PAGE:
Step-by-step: How to hot-smoke trout at home

22 May

Flakes of hot-smoked trout and creamy tartare sauce on seed loaf. A stunning yet simple lunch.

 

There are few things as delicious as hot-smoked trout. Perfectly flaky, buttery and tender, with a deeply aromatic smoky flavour. Hot-smoking is a technique that uses medium high heat and smoke to cure and cook fish simultaneously (different from cold-smoking that cures meat without cooking it), adding depth of flavour unlike regular cooking techniques like baking or pan-frying. 

As many of you know, my brother-in-law Gerhard Compion is a trout farmer on Lourensford Estate. Like so many other farmers, he’s been severely affected by Covid19 circumstances and has had to adapt his fish crop for 2020 to a much smaller projected demand for harvest season later this year. This means that he had to prematurely harvest a large quantity of plate-size fish recently, in order to cut his losses in feeding these little guys into becoming big fish later this year (with possibly no market for them). These stunning, premium quality plate-sized trout have been gilled and gutted, vacuum sealed and flash-frozen in packets of about 1 kg each (2-3 fish per packet; some packets weighing slightly more than 1kg, but not less). 

Gerhard’s beautiful trout are now available for sale at the Coffee Company at Lourensford Estate in Somerset West at R120 per 1kg packet – they have an online shop section and they deliver daily in immediate surrounds and weekly in Cape Town. Lourensford Estate will officially open to the public from next week Monday, so then you’ll be able to buy & collect the fish directly from their coffee shop’s freezer, if you prefer. 

The fish will only be available while stocks last for a limited time of up to 3 weeks, so stock up! Trout freeze exceptionally well.

Below is my step-by-step guide for how to hot-smoke trout at home. If you’re not into hot-smoking, the fish can also be braaied over medium-hot coals over a grid (stuffed or not) or baked in the oven at 200 C for about 15-20 minutes.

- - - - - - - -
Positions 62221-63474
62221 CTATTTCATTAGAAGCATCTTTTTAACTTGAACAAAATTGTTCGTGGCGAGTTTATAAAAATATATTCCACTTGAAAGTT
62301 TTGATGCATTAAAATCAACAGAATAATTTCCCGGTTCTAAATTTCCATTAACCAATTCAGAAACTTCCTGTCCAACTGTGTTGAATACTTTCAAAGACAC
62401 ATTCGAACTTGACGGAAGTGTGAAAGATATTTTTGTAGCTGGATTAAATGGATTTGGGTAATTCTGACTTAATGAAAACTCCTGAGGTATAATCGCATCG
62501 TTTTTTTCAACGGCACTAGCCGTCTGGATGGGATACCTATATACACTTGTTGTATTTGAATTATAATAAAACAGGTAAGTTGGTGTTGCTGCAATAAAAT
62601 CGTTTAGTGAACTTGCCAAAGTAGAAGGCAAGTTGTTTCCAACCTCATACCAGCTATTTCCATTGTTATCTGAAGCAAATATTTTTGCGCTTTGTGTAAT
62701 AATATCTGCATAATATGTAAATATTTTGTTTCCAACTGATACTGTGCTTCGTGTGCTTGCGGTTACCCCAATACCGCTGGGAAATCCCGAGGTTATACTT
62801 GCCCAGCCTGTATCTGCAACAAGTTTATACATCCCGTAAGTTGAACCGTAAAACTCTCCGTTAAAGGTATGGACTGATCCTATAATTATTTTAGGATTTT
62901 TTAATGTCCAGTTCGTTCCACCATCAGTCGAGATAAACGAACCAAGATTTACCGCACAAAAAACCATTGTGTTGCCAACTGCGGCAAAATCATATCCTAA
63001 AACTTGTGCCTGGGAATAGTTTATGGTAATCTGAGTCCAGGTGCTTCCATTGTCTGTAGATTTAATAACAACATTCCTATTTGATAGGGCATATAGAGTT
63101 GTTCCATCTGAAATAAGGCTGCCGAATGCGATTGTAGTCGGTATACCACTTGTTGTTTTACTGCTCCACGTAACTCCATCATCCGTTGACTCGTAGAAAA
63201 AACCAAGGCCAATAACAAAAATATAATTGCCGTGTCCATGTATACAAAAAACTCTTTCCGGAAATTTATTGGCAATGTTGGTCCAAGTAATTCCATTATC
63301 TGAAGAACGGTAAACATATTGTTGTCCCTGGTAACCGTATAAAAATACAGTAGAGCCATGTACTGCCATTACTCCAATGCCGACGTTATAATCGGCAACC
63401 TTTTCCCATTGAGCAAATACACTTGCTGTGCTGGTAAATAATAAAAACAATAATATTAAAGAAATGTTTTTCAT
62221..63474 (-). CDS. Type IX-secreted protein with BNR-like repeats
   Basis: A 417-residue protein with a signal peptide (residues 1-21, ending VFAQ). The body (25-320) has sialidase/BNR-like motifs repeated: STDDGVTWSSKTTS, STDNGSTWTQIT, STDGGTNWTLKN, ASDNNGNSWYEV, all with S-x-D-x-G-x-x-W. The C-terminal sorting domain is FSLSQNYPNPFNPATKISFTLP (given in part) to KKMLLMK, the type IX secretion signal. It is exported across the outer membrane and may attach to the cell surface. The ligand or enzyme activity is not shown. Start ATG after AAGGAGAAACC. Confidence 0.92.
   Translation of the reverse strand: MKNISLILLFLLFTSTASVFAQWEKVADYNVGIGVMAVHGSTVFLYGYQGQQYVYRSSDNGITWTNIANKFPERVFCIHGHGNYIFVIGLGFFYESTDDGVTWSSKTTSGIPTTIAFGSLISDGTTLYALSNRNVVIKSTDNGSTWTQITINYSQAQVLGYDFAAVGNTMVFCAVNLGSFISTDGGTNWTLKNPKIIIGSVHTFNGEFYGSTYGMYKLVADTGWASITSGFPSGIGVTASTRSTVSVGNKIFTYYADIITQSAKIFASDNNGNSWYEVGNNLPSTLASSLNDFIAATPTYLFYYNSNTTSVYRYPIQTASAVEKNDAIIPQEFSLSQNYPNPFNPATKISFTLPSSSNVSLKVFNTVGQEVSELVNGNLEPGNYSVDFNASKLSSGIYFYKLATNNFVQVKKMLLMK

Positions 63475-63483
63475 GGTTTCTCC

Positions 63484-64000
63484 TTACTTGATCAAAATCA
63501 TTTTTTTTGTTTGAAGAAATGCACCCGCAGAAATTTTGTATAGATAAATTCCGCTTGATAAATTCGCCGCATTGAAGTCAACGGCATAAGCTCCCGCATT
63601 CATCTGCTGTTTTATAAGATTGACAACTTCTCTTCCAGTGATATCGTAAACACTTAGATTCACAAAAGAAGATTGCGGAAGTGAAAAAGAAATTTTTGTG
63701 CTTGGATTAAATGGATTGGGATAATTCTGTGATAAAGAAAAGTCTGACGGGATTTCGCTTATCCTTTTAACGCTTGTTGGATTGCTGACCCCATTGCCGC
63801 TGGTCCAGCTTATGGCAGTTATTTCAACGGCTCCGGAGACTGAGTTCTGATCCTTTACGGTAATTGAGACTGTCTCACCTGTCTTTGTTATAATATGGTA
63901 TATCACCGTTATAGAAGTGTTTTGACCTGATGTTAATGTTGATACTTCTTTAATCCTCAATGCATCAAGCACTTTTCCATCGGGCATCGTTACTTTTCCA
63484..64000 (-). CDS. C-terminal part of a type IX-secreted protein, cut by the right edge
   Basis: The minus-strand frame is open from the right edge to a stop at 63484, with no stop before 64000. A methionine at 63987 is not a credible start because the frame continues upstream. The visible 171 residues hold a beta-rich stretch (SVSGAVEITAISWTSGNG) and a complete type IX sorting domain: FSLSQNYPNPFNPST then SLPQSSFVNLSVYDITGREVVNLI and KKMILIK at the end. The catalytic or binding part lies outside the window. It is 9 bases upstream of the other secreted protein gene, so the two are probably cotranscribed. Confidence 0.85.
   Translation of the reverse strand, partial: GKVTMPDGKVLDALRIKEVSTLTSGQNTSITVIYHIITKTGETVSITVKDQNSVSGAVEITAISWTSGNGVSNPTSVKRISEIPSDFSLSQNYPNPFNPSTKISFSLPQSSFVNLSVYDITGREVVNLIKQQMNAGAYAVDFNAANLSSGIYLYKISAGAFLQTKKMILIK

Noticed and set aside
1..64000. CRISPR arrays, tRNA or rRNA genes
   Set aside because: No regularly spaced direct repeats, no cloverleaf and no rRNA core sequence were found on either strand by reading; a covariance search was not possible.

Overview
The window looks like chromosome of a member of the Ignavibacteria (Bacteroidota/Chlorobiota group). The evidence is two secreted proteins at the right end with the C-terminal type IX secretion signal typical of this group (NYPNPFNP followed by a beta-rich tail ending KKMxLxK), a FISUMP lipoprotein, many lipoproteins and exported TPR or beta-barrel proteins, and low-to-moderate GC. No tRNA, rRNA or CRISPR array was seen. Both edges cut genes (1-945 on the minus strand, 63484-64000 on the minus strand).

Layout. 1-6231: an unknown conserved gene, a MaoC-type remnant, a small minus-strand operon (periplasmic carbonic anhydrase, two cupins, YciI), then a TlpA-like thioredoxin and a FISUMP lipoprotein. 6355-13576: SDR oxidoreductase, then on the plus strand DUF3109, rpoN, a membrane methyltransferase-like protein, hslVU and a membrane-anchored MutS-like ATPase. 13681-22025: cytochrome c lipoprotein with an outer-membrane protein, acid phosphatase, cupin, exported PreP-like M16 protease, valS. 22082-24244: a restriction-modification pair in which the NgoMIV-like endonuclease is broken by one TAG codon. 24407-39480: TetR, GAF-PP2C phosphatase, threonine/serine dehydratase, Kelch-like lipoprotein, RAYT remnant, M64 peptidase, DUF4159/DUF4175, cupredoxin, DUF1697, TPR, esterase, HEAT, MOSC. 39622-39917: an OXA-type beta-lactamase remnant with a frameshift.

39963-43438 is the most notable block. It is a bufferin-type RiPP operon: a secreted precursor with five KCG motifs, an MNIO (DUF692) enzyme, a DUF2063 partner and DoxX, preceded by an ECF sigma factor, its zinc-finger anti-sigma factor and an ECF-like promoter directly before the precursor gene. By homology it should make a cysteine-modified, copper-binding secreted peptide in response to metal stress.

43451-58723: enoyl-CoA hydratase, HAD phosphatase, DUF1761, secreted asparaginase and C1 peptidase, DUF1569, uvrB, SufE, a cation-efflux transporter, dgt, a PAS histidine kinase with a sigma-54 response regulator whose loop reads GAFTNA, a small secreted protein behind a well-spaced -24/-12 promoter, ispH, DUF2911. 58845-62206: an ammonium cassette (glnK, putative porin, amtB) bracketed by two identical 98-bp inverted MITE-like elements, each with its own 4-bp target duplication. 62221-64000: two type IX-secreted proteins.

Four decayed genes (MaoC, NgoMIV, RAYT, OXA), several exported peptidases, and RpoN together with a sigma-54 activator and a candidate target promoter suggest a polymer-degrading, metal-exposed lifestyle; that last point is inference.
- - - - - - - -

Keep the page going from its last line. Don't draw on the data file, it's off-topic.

Start with clean, fresh trout that are gilled and gutted. If your trout are still frozen, place the vacuum-sealed packet of trout in a bowl/basin filled with room temperature to slightly tepid water for about 20-30 minutes — this is the best way to thaw it. Now open the packet, rinse the trout under running cold water and pat dry.

1.Using about 1,5 cups regular table salt or medium grain salt (a 500g bag of salt is very cheap, mostly under R10), sprinkle a thin layer of salt in a roasting tray, then place the trout on top. Cover the fish generously with more salt, also generously salting the insides of the bellies. Leave to “cure” for 20 minutes, then rinse the trout again and pat dry. Note: this process firms up the flesh and gives it more flavour.

2. Prepare your smoking tray: using a regular steel roasting tray, line it with foil. Sprinkle a thin layer of sawdust (“French Oak Wine Barrel Sawdust” is sold at many supermarkets in the braai section – it costs around R47 and will last you a long time). Place a steel rack (regular cooling rack for baking) on top.

3. Lay the trout on the rack, and cover the tray tightly with foil.

4. Place the prepared tray over direct heat (like a gas flame or oven hob) and heat until the sawdust starts to smoke – if you’re doing this in your kitchen on the stove, make sure you have extraction, otherwise rather do it outside on a camping-style gas hob or over a fire in your braai place. Turn the heat down to medium-low, and smoke for 20 minutes in total without removing the foil cover. Throughout this process, you’ll see some whifts of smoke escape from the sides of the foil – if the smoke disappears, just turn the heat up a litle until it starts to release more smoke. The skin of the fish will turn a deep copper colour when cooked.

5. Carefully transfer the fish to a plate and peel the top layer of skin away. Moving with the grains of the bones, scoop the cooked flesh outwards to achieve boneless chunks. Enjoy as is, or with a salad, or on a sandwich, or in a pasta.

 

Hot smoked trout open sandwiches with easy tartare sauce.

 

Here’s an easy recipe for enjoying your hot-smoked trout on open sandwiches with tartare sauce:

For the easy tartare sauce: (makes about 1 cup)

  • 3/4 cup mayonnaise
  • 1 heaped teaspoon wholegrain mustard
  • 2 tablespoons grated gherkins

Method: Mix together and refrigerate until needed.

For the sandwiches: (serves 6)

  • 12 slices seed loaf, buttered if needed (or bread of your choice)
  • a few dollops of tartare sauce (see above)
  • a few chunks hot-smoked trout (see step-by-step how-to above)
  • fresh dill, to serve
  • fresh lemon slices, to serve
  • salt & freshly ground black pepper

Method: Lay the slices of bread on plates, then top with tartare sauce, trout and some dill. Finish with a squeeze of lemon juice, a sprinkle of salt and some freshly ground black pepper.

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